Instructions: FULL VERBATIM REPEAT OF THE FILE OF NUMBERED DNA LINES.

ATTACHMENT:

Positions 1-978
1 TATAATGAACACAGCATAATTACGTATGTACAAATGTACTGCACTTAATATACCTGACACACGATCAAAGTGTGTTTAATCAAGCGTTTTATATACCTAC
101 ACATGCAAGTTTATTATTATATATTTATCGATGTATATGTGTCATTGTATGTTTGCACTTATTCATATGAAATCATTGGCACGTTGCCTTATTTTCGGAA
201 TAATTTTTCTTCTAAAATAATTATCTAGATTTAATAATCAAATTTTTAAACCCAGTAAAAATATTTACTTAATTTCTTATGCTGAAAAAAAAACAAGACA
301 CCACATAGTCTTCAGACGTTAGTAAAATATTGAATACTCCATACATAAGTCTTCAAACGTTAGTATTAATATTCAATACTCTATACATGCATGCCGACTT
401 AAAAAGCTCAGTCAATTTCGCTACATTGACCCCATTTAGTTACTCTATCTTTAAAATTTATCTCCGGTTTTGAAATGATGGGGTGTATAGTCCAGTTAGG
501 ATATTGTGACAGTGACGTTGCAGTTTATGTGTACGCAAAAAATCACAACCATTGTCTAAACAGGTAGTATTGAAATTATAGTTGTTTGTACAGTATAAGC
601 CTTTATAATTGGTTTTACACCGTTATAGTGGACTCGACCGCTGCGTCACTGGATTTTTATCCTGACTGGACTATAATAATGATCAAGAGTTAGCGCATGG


Positions 1-978
1 TATAATGAACACAGCATAATTACGTATGTACAAATGTACTGCACTTAATATACCTGACACACGATCAAAGTGTGTTTAATCAAGCGTTTTATATACCTAC
101 ACATGCAAGTTTATTATTATATATTTATCGATGTATATGTGTCATTGTATGTTTGCACTTATTCATATGAAATCATTGGCACGTTGCCTTATTTTCGGAA
201 TAATTTTTCTTCTAAAATAATTATCTAGATTTAATAATCAAATTTTTAAACCCAGTAAAAATATTTACTTAATTTCTTATGCTGAAAAAAAAACAAGACA
301 CCACATAGTCTTCAGACGTTAGTAAAATATTGAATACTCCATACATAAGTCTTCAAACGTTAGTATTAATATTCAATACTCTATACATGCATGCCGACTT
401 AAAAAGCTCAGTCAATTTCGCTACATTGACCCCATTTAGTTACTCTATCTTTAAAATTTATCTCCGGTTTTGAAATGATGGGGTGTATAGTCCAGTTAGG
501 ATATTGTGACAGTGACGTTGCAGTTTATGTGTACGCAAAAAATCACAACCATTGTCTAAACAGGTAGTATTGAAATTATAGTTGTTTGTACAGTATAAGC
601 CTTTATAATTGGTTTTACACCGTTATAGTGGACTCGACCGCTGCGTCACTGGATTTTTATCCTGACTGGACTATAATAATGATCAAGAGTTAGCGCATGG